Archive for the ‘Film/Television’ Category

White Collar, Dexter, and Rome

February 24, 2010

With a lot of free time on my hands I’ve been looking for good television shows. Personally I find that most TV shows suck because they can’t get over the fact that all attempts at rapturous plot wind up in the gutter. This is simply because of the inconclusiveness of TV: the viewers and the producer are the ones to decide when a TV show ends, so it’s impossible to plan a conclusion. And then there are things like writers’ strike, etc. which throw a wrench into the planning. I think the reason why the plot of Lost is ridiculous is because the writers keep on having to throw new curveballs into the show since all the surprises and the mystery have already been revealed. The show Heroes is silly for the same reason.

So a TV show only has a chance at respectable entertainment if it focuses on the aspects of character and setting. Incidentally, these are the strong points of TV, since TV shows have 10-15 hours to do this per season compared to the 2-3 hours of a movie. Movies are predisposed for plot; television for character. My favorite shows are the ones that focus on character.

This is why I like White Collar and Dexter so much. They both meticulously develop the portraits of their main characters, Neil Caffrey and Dexter, respectively. But this is not even what I care about most. What I care about most is the initial impression of a character — Neil Caffrey’s portrayal in the first episode, and the same with Dexter. There needn’t be that much character development to maintain my interest. I just like to see the actor and his role, as long as the acting and the role intrigue me.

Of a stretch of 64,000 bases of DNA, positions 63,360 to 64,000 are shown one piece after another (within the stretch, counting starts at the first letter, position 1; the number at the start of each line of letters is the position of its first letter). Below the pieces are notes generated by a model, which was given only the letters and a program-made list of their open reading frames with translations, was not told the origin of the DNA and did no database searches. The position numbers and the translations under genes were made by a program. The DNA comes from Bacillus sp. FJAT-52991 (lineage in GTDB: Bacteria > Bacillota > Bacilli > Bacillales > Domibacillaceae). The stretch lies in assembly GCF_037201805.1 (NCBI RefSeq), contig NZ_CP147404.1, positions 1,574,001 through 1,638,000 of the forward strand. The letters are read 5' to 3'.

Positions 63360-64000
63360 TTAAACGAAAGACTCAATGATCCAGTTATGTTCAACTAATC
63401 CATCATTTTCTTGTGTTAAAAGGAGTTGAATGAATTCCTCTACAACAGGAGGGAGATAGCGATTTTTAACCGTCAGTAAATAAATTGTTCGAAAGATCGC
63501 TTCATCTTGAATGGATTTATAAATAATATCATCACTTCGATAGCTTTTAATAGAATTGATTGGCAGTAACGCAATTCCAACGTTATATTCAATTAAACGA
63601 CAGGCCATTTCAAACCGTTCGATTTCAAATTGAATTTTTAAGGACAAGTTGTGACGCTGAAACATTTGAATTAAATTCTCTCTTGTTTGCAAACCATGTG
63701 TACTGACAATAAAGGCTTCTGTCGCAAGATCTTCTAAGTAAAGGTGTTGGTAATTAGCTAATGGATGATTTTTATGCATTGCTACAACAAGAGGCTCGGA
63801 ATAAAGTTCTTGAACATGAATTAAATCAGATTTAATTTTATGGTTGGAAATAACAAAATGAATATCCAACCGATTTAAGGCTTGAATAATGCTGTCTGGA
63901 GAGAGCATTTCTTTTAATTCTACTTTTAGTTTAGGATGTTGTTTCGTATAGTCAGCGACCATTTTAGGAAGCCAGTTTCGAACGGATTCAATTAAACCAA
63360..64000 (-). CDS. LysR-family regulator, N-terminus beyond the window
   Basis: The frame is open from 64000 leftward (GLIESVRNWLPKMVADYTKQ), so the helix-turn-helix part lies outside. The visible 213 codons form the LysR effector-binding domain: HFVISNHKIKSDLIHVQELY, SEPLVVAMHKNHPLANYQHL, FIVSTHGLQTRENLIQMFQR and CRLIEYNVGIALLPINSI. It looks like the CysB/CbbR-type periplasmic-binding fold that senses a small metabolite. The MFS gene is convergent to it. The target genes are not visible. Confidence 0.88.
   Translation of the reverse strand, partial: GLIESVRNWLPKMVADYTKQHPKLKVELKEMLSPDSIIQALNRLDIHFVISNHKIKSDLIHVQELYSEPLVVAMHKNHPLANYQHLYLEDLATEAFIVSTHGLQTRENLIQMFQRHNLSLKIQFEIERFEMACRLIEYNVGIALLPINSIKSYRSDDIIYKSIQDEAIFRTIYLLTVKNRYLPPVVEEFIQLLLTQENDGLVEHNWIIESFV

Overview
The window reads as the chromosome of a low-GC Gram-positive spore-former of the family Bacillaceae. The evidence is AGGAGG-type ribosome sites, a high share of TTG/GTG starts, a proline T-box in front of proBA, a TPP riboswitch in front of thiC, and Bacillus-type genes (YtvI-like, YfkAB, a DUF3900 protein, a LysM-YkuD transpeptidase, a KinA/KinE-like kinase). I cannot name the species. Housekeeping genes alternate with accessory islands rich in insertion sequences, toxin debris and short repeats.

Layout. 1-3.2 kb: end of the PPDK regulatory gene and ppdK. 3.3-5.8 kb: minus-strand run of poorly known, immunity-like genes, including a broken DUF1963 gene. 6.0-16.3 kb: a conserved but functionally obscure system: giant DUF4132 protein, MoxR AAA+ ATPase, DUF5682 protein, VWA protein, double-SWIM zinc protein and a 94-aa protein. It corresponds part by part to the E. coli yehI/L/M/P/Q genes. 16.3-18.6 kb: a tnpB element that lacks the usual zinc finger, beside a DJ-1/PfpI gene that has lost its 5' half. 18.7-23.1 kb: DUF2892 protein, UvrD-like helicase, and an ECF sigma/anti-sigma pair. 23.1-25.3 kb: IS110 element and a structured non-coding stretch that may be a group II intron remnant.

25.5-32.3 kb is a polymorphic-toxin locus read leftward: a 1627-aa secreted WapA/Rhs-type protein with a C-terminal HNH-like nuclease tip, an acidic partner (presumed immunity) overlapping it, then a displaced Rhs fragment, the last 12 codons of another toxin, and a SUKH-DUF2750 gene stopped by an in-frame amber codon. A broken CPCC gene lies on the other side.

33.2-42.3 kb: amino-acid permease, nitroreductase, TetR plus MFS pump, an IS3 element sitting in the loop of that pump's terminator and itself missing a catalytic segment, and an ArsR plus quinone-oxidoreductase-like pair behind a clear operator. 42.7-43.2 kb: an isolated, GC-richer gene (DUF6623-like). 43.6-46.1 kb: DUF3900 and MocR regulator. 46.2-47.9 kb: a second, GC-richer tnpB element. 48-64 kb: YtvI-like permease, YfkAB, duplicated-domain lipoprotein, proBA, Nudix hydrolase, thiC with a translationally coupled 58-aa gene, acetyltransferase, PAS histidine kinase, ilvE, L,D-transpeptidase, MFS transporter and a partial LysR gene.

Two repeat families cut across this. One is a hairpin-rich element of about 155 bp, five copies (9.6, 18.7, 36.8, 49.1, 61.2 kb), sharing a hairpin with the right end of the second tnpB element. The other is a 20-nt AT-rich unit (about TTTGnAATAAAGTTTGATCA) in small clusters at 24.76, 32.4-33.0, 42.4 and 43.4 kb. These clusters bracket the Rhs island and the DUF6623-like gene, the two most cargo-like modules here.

I like Neil Caffrey because he’s a con artist and this fascinates me. I like Dexter because… well… he’s different, and in a horrific sense intriguing. It’s the premises and the impression that most capture my interest.

The reason why Rome matches up to my criteria isn’t as cut-and-dried. It does have a lot of plot, and the intrigue of the show definitely rides on the plot. But I think the difference here is that the plot is historical. The genius of Rome is that the writers broke it up into different historical eras, all based on the lives and deaths of great men (and women). The first season ends with Caesar’s death; the second, with that of Antony and Cleopatra. By doing it this way the show ensures that even if it were cancelled after the first season, there would still be a sense of completeness; a story would still be told. A successful television plot would have to do the same thing — break a story up into seasons, in a way which each season is conclusive and tells a story, and no story is less interesting than the other. History does this naturally, but imagination works much differently. I have yet to find a fictional plot-based TV show that I enjoy.